It is now a little-known fact that the term “yellow press” comes from a comic, which led to a veritable newspaper battle between the two big American newspaper magnates Joseph Pulitzer and William Randolph Hearst.

The end of the 19th century marked a new era in the medium of the newspaper. In 1883 the Hungarian-born publisher Joseph Pulitzer bought the then failing newspaper “New York World”. He transformed it into an unusually sensationalist paper and thus, within just a short time, it became one of the most influential newspapers in the country. A good decade later in 1895 the 16-year-old William Randolph Hearst entered the New York newspaper market by purchasing the “New York Morning Journal”. He came from a West-Coast family of multi-millionaires and had already taken over and revived the fortunes of the bankrupt “San Francisco Examiner”. Now in New York, he attempted to lure readers away from his competitors with even more spectacular headlines and a livelier layout. The tabloid press was born.

William Randolph Hearst, Image via

Hearst began a price war: He first sold his Sunday paper for 1 cent instead of the usual 3 to 5 cents, thus doubling its circulation overnight. His second move concerned the salaries of the most important employees: the cartoonists.

Chocolate figures and cigars

In 1896 Hearst’s offer of higher salaries enabled him to poach almost all of Pulitzer’s illustrators, including his right-hand man Richard F. Outcault. He had drawn the series “Hogan’s Alley” for Pulitzer’s newspaper “New York World”, the protagonist of which was a young boy with sticking-out ears and a yellow nightshirt. Outcault’s comic was so popular among readers that it boosted the paper’s circulation hugely. Merchandising items appeared in all conceivable forms – from stickers to chocolate figures to cigars – and the cartoon character became a sort of mascot for the “New York World”.

Joseph Pulitzer, Image via

For readers, the yellow nightshirt represented a new visual attraction. For a long time newspaper printers had tried in vain to print a yellow color that dried quickly and did not smudge. Yellow was the missing color required for four-color printing. Now the tabloid papers could finally print images in all colors (of the rainbow), and likewise print comics too. Whilst another German word for the tabloids is the “Regenbogenpresse”, or “rainbow press”, the American equivalent is “yellow press”. It is said that this term goes back to the yellow nightshirt of Outcault’s character.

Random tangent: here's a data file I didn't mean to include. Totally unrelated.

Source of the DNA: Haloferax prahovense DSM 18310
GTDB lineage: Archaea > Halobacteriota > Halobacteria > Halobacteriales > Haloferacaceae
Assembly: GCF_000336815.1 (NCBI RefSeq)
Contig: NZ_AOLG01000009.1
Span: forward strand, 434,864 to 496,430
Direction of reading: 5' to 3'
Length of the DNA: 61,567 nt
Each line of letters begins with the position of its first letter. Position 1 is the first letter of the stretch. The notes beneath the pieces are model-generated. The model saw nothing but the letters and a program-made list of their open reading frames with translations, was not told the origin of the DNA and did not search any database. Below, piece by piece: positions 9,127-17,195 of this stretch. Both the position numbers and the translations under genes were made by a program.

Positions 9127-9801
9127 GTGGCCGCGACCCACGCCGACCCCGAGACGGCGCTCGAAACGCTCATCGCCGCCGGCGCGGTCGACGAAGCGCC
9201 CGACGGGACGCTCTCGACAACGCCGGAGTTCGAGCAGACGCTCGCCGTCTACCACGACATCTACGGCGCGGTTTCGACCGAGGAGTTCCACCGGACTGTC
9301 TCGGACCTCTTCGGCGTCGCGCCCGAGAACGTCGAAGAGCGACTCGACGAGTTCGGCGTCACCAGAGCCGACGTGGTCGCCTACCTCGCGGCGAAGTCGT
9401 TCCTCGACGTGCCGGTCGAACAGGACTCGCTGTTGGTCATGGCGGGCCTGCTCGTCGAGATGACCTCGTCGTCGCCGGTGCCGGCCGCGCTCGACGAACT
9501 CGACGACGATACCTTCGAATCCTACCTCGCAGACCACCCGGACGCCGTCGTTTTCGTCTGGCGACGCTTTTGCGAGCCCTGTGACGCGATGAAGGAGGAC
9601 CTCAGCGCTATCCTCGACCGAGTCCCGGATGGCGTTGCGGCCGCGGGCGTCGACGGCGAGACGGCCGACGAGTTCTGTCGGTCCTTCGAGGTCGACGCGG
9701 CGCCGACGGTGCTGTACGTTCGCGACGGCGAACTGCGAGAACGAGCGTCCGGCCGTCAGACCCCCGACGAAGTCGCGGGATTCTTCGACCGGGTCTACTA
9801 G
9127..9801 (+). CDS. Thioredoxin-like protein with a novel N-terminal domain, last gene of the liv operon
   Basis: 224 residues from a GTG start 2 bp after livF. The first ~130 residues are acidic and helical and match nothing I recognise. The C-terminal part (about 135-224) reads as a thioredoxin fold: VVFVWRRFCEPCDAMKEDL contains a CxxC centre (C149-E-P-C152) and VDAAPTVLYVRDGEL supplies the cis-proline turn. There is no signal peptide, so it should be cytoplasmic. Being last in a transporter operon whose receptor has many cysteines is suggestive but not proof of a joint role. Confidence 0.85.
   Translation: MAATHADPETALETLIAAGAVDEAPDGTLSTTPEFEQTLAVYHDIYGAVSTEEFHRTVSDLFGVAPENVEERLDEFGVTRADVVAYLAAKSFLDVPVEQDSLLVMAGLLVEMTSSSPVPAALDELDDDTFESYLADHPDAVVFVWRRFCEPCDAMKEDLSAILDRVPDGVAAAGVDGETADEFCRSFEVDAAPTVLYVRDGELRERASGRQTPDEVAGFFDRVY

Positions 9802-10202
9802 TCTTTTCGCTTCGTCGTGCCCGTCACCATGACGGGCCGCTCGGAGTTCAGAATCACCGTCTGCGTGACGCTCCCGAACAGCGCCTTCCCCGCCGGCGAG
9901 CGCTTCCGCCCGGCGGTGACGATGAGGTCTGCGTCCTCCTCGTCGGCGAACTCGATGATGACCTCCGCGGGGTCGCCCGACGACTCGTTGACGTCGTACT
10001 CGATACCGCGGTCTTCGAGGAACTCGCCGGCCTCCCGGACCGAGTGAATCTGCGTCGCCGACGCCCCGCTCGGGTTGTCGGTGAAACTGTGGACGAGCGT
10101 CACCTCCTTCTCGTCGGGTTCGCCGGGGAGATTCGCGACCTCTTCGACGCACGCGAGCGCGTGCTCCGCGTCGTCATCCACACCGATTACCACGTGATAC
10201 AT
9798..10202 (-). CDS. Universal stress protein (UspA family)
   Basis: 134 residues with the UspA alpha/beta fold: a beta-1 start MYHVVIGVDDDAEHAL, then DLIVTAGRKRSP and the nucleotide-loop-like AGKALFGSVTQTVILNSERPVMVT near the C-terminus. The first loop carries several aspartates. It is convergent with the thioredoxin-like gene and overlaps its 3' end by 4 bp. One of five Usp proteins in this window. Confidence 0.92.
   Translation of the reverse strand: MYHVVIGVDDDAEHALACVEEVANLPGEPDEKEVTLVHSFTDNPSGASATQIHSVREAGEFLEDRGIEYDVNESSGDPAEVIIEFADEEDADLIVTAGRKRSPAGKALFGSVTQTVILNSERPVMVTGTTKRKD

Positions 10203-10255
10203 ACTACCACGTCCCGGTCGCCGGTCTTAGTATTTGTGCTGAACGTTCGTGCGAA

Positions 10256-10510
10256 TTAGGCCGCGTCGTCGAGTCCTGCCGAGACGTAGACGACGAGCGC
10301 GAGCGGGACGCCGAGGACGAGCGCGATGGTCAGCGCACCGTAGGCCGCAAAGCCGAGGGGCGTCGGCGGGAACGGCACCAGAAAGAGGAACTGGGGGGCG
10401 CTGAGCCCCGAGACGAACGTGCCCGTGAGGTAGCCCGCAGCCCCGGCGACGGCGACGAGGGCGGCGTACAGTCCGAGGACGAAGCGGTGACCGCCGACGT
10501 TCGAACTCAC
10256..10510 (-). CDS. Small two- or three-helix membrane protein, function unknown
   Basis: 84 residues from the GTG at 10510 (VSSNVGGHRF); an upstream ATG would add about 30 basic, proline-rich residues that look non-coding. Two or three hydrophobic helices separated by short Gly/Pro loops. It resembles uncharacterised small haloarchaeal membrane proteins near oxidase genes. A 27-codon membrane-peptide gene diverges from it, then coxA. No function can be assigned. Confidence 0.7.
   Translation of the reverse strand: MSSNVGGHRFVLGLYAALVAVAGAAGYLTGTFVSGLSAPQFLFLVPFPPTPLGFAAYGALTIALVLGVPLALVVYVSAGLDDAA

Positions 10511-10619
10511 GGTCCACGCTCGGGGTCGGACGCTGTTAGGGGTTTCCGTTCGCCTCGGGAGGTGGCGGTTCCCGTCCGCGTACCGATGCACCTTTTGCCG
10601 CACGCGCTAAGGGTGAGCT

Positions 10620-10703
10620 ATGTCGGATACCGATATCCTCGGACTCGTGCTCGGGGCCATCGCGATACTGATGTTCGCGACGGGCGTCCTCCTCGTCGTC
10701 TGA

The auteur comic

After Hearst had poached Outcault, the same character appeared in his newspaper, but this time under the series title “The Yellow Kid”, and it was this that led to the first copyright dispute in modern media history. A New York court decided that the rights to the character lie with the artist and that he could therefore take his characters with him when changing jobs. The publisher nevertheless retained the rights to the title of the series. Pulitzer therefore immediately instructed another illustrator to continue the series so that his newspaper would still contain a boy in a yellow nightshirt. The term “Yellow Kid journalism” was coined for the two warring newspapers with their similar comic figures.

The Yellow Kid, Image via

The competition among the publishers made the cartoonists wealthy, sought-after men and led to them enjoying huge amounts of freedom. Comics were still in their infancy; this was a relatively new medium and it was not yet clear which new trends would win out among readers. The illustrators were therefore able to do as they liked and were given a great deal of scope for creativity and experimentation. And the cartoonists not only drew their characters, but were also the authors of their stories. This would later change, but during the first few years of the medium one can truly say that, in an analogy with film, these were “auteur” comics.

Citizen Kane

The newspapers owned by Hearst and Pulitzer also – and here one might almost say unfortunately – dealt with political themes. With exaggerated and falsified articles, both editors attempted to lead the USA into a circulation-boosting war of liberation in the Spanish-Cuban conflict. In 1897 Hearst sent a reporter to Cuba, yet when he reported that everything was quiet Hearst is said to have furiously ordered him to stay, saying he would make sure there was a war one way or another. The newspapers succeeded in inflaming anti-Spanish sentiment. The violent events that followed brought about a change of heart in Pulitzer, however, and he subsequently dedicated himself to investigative journalism. Pulitzer is still renowned today for his journalism and as the name behind the journalism and media award known as the “Pulitzer Prize”. His competitor Hearst continued to build up his newspaper empire and became one of the richest men of his time; indeed he was the inspiration behind the title figure in Orson Welles’ classic movie “Citizen Kane”.

Image: Library of Congress